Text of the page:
This post was written by Ivens Reyner, a member of the Youth Coalition for Sexual and Reproductive Rights in Brazil and originally appeared on the Youth Coalition blog.
Rio+20, is the United Nations Conference on Sustainable Development. The conference will take place in Brazil June 20-22, 2012 and will focus on two themes: (a) a green economy in the context eradicating poverty through sustainable development; and (b) the institutional framework for sustainable development.
On the road to Rio+20, the negotiations for an outcome document are almost at an end, but still, we need to ensure that the outcome of the negotiations really reflect the needs of people around the world, particularly young people. In the Rio+20 process, we cannot forget that this whole process is about people, about our rights, our wellbeing, and our needs. To speak about sustainable development is also to speak about human rights, including sexual and reproductive rights, especially for young people and adolescents.
What are the implications?
Young people today account for 1.8 billion people between 15 and 25 years old. Sexual and reproductive rights and health are fundamental for young people and are fundamental to sustainable development. If young people do not have access to sexual and reproductive health services and information they need, they will be less likely to have a healthy life, which will affect their ability to stay in school and find a job. This will contribute to the growing amount of unemployed youth. Also, If governments do not take measures to end gender inequality, women, particularly young women and girls, will continue to lack the power and independence they need to make informed decisions, continue their studies and to have a healthy life.
Twenty years ago the Earth Summit in Rio triggered a series of global conferences that promoted a rights-based agenda to development, health, gender equality and women’s empowerment. Almost 20 years later, young people have high expectations for the reviews of the Rio+20, International Conference on Population and Development (ICPD), and Millennium Development Goal (MDG) processes. During the review of these processes, young people expect major commitments to be made, which will have considerable impact on young people at the national level. As a launching off point for the review of the ICPD and MDG processes, the Rio+20 outcome must address young people’s access to sexual and reproductive health services as fundamental in the context of sustainable development, in addition to the empowerment of young women and girls in all spheres of society.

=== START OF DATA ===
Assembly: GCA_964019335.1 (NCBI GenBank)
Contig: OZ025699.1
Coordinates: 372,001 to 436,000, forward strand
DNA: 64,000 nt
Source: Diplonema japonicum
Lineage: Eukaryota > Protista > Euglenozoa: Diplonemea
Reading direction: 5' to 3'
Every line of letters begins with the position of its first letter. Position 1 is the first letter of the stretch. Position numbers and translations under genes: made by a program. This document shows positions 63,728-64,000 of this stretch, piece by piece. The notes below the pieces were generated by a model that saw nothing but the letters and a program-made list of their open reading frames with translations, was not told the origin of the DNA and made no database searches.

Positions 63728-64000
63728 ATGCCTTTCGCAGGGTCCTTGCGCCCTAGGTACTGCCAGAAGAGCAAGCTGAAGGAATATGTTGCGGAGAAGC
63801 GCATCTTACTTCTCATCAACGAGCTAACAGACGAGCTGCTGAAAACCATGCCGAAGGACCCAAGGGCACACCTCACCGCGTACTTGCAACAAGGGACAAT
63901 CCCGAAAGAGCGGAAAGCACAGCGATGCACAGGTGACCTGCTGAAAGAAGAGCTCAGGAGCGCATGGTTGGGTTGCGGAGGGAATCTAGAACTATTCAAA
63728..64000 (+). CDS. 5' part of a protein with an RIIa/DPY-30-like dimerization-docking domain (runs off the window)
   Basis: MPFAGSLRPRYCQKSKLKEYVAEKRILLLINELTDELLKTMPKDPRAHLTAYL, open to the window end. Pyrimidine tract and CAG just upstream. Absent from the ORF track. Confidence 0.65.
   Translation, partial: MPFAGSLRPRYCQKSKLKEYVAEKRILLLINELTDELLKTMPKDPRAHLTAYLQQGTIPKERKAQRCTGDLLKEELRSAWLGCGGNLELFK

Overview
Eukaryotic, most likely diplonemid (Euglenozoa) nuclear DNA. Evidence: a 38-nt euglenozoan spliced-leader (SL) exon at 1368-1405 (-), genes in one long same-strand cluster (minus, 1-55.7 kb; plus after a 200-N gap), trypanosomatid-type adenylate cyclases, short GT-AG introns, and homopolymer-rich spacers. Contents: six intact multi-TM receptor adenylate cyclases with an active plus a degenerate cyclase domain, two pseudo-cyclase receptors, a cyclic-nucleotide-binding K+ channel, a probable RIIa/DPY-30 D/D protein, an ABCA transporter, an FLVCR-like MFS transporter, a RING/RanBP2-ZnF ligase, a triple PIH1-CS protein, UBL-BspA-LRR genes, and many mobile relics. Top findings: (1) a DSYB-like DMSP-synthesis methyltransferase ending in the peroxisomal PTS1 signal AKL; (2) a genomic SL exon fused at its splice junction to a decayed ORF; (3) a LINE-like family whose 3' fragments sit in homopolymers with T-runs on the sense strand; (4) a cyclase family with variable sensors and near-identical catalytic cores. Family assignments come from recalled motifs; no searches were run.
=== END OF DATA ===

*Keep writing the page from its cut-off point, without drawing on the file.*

With a strengthened and comprehensive Rio+20 outcome document, which recognizes the rights of young people, especially those of young women and girls, the agendas of the ICPD program of action and Beijing platform for action can only be strengthened. It is therefore unacceptable that the Rio+20 Summit mark a step back in young people’s rights, our access to information and services. Young people cannot afford to have our rights ignored, nor our access to information and services.
The sexual and reproductive rights community needs to strengthen its engagement in the Rio+20 process. We need to work together. We urge you to see this as a call for support to sexual and reproductive rights organizations to consider the impact that Rio+20 will have.
Looking towards the RIO+20 Summit
Today, almost 80% of young people live in the developing countries. Our strength is in our numbers and our joint commitment to ensuring a sustainable future for all. It is therefore essential that young people are supported to participate meaningfully in international decision-making spaces. It is particularly essential that young people from the Global South are supported to attend the Rio+20 summit, specifically as members of their official country delegations. To effectively give young people a space that reflects their diverse needs, is fundamental, especially when discussing a framework that will determine our futures.
Let us work together to make sure that the Rio+20 Summit guarantees our rights, the rights of young women, girls, and all people. Sustainable development is about us, it is about our rights.
To find out more about the intersections between youth sexual and reproductive health and rights, gender equality and sustainable development, watch this short video.